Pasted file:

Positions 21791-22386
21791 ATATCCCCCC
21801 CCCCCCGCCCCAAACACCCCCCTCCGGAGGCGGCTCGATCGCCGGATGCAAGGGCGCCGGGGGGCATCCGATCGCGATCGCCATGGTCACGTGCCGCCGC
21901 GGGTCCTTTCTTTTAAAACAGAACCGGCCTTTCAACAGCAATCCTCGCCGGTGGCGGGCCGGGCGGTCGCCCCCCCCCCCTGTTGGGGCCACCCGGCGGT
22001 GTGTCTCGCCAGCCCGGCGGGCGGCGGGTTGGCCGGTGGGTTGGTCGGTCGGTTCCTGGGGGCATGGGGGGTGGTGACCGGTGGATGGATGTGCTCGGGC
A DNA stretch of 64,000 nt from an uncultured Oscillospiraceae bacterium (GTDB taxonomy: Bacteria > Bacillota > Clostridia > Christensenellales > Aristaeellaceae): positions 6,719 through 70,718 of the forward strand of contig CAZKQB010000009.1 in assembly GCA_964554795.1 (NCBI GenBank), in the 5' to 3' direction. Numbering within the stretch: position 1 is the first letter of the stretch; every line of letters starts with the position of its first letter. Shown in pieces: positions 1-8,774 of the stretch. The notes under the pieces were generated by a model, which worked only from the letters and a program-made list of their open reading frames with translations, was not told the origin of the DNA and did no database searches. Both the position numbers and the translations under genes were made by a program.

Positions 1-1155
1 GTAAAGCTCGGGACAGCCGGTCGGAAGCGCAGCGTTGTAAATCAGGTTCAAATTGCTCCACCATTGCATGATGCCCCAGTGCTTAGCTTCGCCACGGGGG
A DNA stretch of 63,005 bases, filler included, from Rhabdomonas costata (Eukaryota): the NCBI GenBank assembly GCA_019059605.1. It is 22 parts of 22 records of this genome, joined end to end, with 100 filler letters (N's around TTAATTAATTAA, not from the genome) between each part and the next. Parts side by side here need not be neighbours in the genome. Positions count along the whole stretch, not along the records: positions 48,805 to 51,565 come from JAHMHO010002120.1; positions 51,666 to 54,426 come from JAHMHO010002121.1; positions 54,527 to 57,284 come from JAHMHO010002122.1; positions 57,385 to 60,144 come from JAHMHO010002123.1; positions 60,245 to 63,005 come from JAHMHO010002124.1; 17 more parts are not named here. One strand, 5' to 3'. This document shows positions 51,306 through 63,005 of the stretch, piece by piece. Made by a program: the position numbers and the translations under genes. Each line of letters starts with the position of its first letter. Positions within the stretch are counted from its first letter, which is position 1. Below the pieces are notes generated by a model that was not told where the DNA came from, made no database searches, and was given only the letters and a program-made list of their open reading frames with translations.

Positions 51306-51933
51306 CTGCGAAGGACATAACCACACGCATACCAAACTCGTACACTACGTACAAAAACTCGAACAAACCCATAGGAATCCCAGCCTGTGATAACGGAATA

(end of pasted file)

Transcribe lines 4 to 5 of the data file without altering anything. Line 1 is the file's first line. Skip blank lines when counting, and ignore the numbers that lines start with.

21901 GGGTCCTTTCTTTTAAAACAGAACCGGCCTTTCAACAGCAATCCTCGCCGGTGGCGGGCCGGGCGGTCGCCCCCCCCCCCTGTTGGGGCCACCCGGCGGT
22001 GTGTCTCGCCAGCCCGGCGGGCGGCGGGTTGGCCGGTGGGTTGGTCGGTCGGTTCCTGGGGGCATGGGGGGTGGTGACCGGTGGATGGATGTGCTCGGGC